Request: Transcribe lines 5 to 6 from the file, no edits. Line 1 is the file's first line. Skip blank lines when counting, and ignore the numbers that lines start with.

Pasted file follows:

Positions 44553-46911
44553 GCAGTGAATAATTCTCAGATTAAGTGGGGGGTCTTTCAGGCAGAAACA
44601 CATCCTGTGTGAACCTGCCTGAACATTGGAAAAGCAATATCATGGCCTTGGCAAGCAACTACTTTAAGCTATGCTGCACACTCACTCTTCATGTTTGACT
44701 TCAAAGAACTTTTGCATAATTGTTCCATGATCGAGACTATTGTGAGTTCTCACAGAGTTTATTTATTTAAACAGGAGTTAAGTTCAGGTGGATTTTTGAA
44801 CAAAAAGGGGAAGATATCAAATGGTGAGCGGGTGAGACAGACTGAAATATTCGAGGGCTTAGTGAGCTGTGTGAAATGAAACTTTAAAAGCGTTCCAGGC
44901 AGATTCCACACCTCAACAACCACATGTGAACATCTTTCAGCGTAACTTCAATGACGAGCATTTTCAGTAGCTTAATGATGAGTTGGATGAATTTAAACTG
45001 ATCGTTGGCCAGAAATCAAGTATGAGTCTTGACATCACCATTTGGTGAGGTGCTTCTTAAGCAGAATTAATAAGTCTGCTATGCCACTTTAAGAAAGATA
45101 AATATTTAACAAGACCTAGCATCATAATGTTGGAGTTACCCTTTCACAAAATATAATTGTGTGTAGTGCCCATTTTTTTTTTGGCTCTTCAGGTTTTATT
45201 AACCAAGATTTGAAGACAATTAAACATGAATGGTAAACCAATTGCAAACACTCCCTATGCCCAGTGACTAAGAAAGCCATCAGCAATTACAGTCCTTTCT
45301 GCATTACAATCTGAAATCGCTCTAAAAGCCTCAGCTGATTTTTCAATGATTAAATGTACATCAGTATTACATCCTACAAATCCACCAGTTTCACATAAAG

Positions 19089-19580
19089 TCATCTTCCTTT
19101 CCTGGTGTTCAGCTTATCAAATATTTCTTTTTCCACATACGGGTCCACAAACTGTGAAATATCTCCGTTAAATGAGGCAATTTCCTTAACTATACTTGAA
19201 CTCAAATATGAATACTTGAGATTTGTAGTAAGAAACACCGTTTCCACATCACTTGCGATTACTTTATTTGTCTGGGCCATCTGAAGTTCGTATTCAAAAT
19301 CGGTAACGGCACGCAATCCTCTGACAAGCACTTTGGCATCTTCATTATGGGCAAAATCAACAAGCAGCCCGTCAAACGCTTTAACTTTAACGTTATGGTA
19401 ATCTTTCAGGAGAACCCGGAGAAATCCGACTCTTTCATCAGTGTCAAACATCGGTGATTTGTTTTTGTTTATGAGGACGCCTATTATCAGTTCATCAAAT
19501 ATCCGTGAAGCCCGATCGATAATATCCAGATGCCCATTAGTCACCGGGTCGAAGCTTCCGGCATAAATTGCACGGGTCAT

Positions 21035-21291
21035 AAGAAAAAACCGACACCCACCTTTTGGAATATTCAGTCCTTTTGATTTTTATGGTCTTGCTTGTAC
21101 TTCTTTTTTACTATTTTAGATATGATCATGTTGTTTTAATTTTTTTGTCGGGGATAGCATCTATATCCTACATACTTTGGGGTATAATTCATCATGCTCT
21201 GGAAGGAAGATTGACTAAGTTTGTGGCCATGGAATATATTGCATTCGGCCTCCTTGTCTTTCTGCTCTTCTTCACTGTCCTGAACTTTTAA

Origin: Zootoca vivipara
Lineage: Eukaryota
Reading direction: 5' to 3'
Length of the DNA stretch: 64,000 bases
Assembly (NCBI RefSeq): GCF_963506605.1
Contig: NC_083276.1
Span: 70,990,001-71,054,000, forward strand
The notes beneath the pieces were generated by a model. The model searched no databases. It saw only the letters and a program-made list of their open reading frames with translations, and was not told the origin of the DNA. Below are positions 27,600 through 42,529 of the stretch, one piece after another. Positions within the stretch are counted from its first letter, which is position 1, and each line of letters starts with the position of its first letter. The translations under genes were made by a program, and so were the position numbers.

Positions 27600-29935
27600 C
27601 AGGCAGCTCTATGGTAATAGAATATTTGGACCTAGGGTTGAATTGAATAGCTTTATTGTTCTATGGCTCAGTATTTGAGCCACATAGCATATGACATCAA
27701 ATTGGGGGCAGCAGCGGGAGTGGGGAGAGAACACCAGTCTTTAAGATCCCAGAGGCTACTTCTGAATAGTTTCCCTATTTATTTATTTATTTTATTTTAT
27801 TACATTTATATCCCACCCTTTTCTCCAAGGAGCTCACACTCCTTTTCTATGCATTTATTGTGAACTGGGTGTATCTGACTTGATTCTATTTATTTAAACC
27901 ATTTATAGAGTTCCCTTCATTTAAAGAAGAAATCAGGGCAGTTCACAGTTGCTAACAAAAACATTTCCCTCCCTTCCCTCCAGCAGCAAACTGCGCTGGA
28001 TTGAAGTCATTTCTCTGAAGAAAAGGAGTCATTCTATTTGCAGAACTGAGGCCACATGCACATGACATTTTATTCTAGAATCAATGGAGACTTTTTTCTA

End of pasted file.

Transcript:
44801 CAAAAAGGGGAAGATATCAAATGGTGAGCGGGTGAGACAGACTGAAATATTCGAGGGCTTAGTGAGCTGTGTGAAATGAAACTTTAAAAGCGTTCCAGGC
44901 AGATTCCACACCTCAACAACCACATGTGAACATCTTTCAGCGTAACTTCAATGACGAGCATTTTCAGTAGCTTAATGATGAGTTGGATGAATTTAAACTG